I've been told that I'm resourceful.
The word makes me suspicious. Is it code for something? A back-handed compliment, the way my father would tell me I was "attractive" and we both knew he meant "not as pretty as your sister?"
But then I think, well I am resourceful.
Once, when I was younger, my parents went out and left me in charge.
There was a fight and my littlest sister slammed my hand in the bathroom
door. I knew if our parents found out about the fight, we'd all be in
trouble, so I concealed my injured, rapidly blackening index fingernail. Over the
following weeks, as fluids built up under the dead nail, I meticulously drilled a hole in the nail bed with a safety pin, relieving the pressure. The nail eventually curled
up and flaked off, replaced by a tender, snail-like new nail and I was still called on to be in charge, sometimes.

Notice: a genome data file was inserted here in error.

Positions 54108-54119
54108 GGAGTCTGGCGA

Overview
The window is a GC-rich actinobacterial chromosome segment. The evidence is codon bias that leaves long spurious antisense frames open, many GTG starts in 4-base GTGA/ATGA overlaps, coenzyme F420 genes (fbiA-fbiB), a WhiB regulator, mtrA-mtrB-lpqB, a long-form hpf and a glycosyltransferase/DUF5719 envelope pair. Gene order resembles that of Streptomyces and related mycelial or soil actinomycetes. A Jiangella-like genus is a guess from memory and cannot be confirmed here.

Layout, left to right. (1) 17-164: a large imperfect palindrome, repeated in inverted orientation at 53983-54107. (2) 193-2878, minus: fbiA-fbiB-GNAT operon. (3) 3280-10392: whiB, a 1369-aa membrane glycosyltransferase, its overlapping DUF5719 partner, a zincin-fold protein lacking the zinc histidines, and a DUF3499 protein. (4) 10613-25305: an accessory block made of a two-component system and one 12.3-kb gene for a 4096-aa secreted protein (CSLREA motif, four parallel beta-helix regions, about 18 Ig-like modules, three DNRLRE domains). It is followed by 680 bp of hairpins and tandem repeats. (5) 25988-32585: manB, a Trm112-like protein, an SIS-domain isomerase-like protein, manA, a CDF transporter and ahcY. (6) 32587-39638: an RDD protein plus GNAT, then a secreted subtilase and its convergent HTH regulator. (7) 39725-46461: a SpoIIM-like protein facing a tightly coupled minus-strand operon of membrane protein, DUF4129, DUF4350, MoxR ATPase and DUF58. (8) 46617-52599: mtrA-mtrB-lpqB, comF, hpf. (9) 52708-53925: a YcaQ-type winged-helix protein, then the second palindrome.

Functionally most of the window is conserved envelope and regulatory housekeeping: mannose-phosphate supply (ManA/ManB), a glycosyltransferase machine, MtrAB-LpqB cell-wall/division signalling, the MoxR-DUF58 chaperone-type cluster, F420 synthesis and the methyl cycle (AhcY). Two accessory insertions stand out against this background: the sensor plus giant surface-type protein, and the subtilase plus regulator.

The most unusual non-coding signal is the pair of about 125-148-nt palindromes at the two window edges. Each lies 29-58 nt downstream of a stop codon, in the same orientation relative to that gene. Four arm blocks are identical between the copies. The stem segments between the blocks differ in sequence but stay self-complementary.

There was the job I got when I was an exchange student in Germany. My Spanish boyfriend had accidentally crushed the bumper of our group's rental van, after a weekend in Berlin. Everyone else's parents sent them money to pay for the repairs. Not me. My parents were broke as a joke, so, I studied the Marburg classifieds and found a job helping a doctor's wife in Elnhausen with housework. I still remember my German mother Ilse's incredulity when I announced my new position over dinner.
During college, I lived on $10 a week for groceries. (Thank you, Food Giant.)
Anyway, the thing is, I come from a long line of hard-headed Kansan women. One great-grandmother emigrated to western Kansas on a wagon train from Oklahoma. The other taught in a one-room schoolhouse and raised my grandmother as a single parent. My beloved Gram has had three careers so far--mother, schoolteacher, and real estate mogul. So I guess when someone says hey you're resourceful, it doesn't resonate too much.
Being resourceful what's expected. It's how we do.
It's who we are.